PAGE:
Back in those years when Gayle heard Brother Pullias preaching over the radio, he was in the full power of his strength as a gospel preacher, and was working with the Pearl and Bryan congregation in Dallas, Texas. Brother Oler implies that at that time he heard those things from this eloquent and mighty preacher which made him indebted to him for some of that which he then learned. I also have learned some fine lessons of gospel truth from Brother Pullias. I have a copy of the volume styled, "The Life and Works of C. M. Pullias." I wonder if Gayle has this book ? If so, he might turn its pages and find some very interesting statements. I have before me one which was recalled to my mind by this letter above quoted. The statement from the pen of Brother Pullias was written approximately twenty-five years ago. He then was much concerned about what he considered an impending apostasy. Here it is:

"A great apostasy, maybe, is being planned unawares in the various things the local churches are doing under the eldership. Institutionalism is dangerous because it is a departure from the apostolic way. Human societies to do missionary work is wrong, but no more so than some human organization to take care of the orphans or old people or even the young folks. Happy is the man that condemneth not himself in that which he alloweth. Why not take care of all the work of the Lord as in New Testament times? Do you say times have changed? Then the church is not sufficient, eh? Look out for a great fall!" Page 577.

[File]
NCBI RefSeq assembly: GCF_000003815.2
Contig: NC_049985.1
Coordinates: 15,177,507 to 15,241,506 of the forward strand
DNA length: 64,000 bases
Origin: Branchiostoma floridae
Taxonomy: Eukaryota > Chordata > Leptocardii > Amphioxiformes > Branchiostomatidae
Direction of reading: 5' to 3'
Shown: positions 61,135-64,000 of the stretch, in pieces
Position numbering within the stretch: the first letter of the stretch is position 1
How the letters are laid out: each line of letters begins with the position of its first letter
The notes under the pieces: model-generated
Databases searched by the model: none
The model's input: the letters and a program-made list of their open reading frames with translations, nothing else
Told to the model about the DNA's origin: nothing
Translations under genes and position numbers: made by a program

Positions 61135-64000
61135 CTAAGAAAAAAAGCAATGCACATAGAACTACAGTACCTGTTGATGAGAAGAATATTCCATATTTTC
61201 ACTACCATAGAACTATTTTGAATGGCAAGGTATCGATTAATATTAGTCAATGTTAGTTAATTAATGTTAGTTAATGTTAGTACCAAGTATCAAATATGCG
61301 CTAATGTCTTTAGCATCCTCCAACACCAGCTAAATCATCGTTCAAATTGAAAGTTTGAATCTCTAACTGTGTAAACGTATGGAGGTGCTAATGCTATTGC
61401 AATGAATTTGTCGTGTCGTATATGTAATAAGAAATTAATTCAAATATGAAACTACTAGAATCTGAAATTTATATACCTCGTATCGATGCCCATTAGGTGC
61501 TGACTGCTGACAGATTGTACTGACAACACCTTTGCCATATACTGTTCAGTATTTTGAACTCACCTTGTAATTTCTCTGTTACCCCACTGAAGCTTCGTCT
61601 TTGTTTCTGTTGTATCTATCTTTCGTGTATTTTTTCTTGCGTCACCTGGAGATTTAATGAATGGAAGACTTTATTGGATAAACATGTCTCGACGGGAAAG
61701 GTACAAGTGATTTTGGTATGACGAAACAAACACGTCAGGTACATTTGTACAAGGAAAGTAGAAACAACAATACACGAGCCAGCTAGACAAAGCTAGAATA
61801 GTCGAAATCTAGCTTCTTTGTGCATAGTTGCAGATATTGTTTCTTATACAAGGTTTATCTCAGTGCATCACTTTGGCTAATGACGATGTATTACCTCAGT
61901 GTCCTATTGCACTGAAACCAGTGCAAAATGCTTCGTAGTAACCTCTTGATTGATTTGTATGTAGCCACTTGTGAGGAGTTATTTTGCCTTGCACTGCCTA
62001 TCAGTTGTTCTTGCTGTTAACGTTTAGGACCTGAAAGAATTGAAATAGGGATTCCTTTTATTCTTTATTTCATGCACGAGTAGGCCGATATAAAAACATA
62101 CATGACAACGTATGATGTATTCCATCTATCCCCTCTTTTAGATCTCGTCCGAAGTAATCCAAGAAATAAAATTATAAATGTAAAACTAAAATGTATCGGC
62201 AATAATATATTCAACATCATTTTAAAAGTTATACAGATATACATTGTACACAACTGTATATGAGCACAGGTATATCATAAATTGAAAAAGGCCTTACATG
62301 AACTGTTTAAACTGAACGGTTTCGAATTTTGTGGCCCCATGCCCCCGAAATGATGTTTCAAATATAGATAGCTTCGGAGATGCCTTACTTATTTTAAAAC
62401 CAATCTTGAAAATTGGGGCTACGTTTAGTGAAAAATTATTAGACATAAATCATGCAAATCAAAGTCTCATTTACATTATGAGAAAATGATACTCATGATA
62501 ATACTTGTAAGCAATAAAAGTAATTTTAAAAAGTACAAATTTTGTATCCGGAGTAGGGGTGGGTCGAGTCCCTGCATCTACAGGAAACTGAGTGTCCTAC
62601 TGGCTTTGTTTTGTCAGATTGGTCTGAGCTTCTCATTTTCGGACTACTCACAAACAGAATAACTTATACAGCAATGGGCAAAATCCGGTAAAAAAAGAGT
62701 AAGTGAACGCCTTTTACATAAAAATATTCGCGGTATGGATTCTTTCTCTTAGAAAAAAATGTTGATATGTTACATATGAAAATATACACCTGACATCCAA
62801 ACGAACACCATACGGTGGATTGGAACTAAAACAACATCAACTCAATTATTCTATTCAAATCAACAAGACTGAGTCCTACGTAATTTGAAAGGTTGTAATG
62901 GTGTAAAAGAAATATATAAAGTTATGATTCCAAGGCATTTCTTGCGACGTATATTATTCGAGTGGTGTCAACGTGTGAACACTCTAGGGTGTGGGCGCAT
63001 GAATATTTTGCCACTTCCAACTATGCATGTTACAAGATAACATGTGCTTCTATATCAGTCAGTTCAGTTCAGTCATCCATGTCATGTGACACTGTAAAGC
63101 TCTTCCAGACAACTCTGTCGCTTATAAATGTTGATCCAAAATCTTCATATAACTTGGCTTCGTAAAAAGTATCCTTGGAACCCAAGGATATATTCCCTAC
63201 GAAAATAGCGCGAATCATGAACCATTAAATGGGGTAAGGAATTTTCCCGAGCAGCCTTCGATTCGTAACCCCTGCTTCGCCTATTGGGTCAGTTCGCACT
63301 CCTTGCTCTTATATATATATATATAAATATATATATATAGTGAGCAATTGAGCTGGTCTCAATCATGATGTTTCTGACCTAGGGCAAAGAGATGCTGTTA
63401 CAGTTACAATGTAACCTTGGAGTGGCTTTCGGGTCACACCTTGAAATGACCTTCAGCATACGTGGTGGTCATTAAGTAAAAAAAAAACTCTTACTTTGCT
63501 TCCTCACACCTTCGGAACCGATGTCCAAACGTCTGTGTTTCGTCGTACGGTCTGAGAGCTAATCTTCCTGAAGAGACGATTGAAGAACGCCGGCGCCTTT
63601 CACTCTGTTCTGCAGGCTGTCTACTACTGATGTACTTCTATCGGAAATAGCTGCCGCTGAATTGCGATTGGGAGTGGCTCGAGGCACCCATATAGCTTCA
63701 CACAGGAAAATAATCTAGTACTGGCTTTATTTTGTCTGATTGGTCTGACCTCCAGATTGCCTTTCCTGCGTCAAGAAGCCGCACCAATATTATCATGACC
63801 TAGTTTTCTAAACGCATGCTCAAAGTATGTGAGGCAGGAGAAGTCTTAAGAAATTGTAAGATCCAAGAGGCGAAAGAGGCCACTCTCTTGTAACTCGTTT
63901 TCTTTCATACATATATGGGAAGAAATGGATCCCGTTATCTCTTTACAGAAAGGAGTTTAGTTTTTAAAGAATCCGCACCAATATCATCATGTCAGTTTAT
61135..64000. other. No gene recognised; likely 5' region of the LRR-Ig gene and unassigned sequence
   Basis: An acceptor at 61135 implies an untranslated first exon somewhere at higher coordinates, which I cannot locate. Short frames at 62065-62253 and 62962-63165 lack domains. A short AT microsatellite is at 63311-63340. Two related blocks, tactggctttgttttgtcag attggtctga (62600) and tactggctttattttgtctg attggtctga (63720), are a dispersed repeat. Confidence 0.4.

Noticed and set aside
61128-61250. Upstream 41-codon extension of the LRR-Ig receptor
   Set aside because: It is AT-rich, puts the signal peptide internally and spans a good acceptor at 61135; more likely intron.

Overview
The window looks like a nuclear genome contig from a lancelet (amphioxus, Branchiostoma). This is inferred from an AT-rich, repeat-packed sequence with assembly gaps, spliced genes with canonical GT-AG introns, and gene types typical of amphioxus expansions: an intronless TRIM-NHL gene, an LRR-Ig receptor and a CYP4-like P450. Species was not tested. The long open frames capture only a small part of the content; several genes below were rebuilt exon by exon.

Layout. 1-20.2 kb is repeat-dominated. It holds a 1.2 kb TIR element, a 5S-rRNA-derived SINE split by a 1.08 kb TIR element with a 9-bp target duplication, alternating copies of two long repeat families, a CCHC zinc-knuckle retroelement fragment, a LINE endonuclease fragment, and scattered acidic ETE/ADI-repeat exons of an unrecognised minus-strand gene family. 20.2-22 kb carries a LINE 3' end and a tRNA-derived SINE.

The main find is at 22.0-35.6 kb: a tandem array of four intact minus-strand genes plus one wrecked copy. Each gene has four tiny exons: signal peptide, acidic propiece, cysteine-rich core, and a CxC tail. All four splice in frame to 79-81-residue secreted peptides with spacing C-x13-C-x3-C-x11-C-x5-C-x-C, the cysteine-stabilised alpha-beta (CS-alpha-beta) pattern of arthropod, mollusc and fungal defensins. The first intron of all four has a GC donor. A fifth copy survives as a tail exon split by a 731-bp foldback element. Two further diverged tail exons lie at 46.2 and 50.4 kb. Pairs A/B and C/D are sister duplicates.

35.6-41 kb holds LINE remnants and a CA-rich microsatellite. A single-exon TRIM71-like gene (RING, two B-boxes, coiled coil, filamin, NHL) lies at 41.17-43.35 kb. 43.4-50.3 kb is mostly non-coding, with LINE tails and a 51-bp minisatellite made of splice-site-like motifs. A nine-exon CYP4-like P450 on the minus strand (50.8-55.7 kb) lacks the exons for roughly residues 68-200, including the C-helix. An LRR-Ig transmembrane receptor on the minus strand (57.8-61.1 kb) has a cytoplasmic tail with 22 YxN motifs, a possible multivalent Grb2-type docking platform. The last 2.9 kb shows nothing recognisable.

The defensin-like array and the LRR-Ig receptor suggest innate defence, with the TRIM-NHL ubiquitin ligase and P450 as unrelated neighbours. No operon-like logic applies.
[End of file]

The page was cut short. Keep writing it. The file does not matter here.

"Since there is nothing larger nor smaller than the local church through which to work and worship in the New Testament, we should be careful not to band several congregations together for any purpose, neither should we have a class or a clan in the local church doing anything independent of the church. So, then, we would have no ladies Bible class or any other class doing work independent of the church." Page 580.

These excerpts are taken from the "Watchman," a church paper of the Pearl and Bryan congregation, written by Brother Pullias, and incorporated in the above mentioned book. With all the felt and expressed sense of indebtedness by Brother Oler for his "example of loyalty, and devotion to the Lord, his church and his word," it seems from the above that the benefits derived therefrom by Gayle have not been enduring and sustained. Too, there is the possibility that with his avowed regard for Brother Pullias he might yet ponder these statements and profit therefrom. Of course he thinks too highly of him to discredit him and impeach his integrity at this late hour. But should someone suggest that these quotations from Brother Pullias, past and present, are inconsistent with each other, we acknowledge they are. Brethren through the years have ascribed to Alexander Campbell's statements made in his prime more weight than those of later years, offered in apology for the missionary society. By the same token I respectfully suggest that statements intellectually made out of regard for an adherence to the New Testament pattern twenty-five years ago by Brother Pullias are entitled to greater weight than an emotional effusion of the present wholly apart from any expressed concern for the apostolic pattern.

This is submitted out of justice both to the truth and Brother Pullias for whom I entertain such a high regard and cherish such fond memories of years forever gone.